End-of-life care requires a unique kind of compassion

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’ve worked now for two and a half years in long-term care. I used to be in an assisted living facility, and I’ve transitioned to being a home health aide in St. Louis. There are skilled nurses and aides whose experiences eclipse mine, but I’ve seen enough to critically reflect on our perception of elder care.

Many of our future health professionals are well-versed on the ethical approaches to palliative care, Physician Assisted Suicide (PAS), autonomy and so on. The reality, however, is that those clear considerations are the stuff of case studies. It is reported that only 2,300 assisted-suicides have taken place in states in which PAS is legal. The careful arguments regarding PAS are irrelevant to practical end-of-life care — for the time being at least. Palliative care and autonomy can become muddled when family or another agent direct the care. And there is occasionally little oversight from doctors; three months passed before one client of mine saw a hospice physician when he enrolled.

Rather than there being clear principles, end-of-life care, in practice, is a grey dance between the wishes of family, caregivers and patient. It is very likely that you will play a role in the medical decisions of your elders, spouse or children. Even if you are never an appointed director, you will make subtle decisions. And as I’ve said before, the exposure, if any, to those sorts of decisions is limited, or irrelevant, to the real issues faced. Too often decision-makers are oblivious of the process of dying. The result of that is an ungraceful, painful decline to death. It is imperative that we all prepare ourselves for those decisions. In a sense, it fulfills the golden rule: do unto others as you would have them do unto you, for that’s the greatest misconception of all — that you will directly control your own end-of-life care.

The real issue of end-of-life care is the soft death. I describe the process of dying as the hugely unpredictable, unique shifting of function over the course of moments or months. Every one of our capacities comes to a state of flux — ambulation, speech, sight, appetite. Normal medicine can correct such a fluctuation — e.g., a loss of appetite. Those interventions stop being productive during the process of dying. Insisting food consumption or administering medication can cause more discomfort, futile discomfort. Our habits that inform us that being cured is worth the pain cease to be valid. We must step outside our normal habits of reasoning; we must accept the destination. The dignified death is the accepted one.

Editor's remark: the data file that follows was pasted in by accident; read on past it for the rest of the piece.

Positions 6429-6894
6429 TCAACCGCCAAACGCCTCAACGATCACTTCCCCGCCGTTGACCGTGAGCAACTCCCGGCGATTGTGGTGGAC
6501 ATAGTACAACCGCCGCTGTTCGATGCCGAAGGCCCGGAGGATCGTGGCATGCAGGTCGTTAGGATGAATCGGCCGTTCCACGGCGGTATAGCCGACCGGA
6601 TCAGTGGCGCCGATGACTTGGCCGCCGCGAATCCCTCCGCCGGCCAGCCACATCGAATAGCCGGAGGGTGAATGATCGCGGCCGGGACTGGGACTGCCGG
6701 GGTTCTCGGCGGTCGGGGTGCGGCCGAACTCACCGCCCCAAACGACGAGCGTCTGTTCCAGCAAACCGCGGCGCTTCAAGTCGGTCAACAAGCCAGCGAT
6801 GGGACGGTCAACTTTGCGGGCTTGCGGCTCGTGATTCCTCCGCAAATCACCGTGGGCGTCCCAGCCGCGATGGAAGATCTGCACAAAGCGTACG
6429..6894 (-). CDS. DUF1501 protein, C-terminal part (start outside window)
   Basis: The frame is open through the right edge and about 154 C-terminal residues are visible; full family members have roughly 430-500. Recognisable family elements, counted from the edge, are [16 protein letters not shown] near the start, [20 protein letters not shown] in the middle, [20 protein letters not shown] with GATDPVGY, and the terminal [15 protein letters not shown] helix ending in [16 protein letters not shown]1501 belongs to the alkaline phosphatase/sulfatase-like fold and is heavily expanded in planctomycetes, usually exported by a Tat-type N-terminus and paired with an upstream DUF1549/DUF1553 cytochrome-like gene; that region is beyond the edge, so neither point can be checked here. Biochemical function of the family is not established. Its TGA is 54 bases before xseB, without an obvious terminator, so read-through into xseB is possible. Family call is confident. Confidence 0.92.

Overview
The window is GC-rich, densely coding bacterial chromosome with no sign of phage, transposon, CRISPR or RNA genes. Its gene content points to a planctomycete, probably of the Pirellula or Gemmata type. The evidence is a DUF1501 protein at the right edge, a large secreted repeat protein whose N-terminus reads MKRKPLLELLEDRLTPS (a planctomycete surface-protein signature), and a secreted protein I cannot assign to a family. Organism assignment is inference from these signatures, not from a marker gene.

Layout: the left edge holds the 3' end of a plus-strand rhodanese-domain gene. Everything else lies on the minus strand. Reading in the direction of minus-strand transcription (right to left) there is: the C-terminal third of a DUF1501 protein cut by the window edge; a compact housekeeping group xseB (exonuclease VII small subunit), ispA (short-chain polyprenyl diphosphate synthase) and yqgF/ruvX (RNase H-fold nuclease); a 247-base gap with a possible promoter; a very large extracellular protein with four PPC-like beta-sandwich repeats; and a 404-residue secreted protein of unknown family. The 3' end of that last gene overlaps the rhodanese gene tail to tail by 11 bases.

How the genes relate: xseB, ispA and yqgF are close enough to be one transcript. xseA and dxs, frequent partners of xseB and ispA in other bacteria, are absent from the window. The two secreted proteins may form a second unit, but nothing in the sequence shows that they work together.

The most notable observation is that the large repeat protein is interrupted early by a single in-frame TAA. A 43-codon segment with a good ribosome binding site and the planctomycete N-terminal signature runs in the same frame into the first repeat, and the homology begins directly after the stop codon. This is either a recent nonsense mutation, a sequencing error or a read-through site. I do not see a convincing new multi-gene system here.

One man for whom I have cared lost his sight during the stages of dying. The challenge, then, is to accept the remaining faculties, i.e., using touch and sound to connect. Why would the loss of sight also mean the loss of the desire for human interaction? No process of death has been the same, but it is imperative that for every step of the way we adapt to the faculties of the individual.

There typically comes a stage when the individual is unresponsive and unmoving. Just as support pillows are used to protect contracting, stiff joints, a similar measure must be used for the mind. It is better to be be pain-free than alert and oriented, which never really happens at that stage. This is the most difficult shift to accept. It is as if he or she has died already. I’ve heard families say “snap out of it” while refusing pain-relief. I’ve never doubted that these statements come from a place of love, but they almost always harm the individual. Indeed, there is a certain guilt about accepting death of a loved one, but it is dignified to die pain-free and peaceful.

If nothing else, consider how you would support a loved one in the process of dying. Or consider volunteering with hospice. We stand to learn so much in those sorts of environments.

I have seen end-of-life care done right — many times, in fact. Care always comes from a place of love. Family members fly thousands of miles, and spouses spend sleepless nights listening for pain. But end-of-life care requires a special approach, a unique kind of accepting compassion.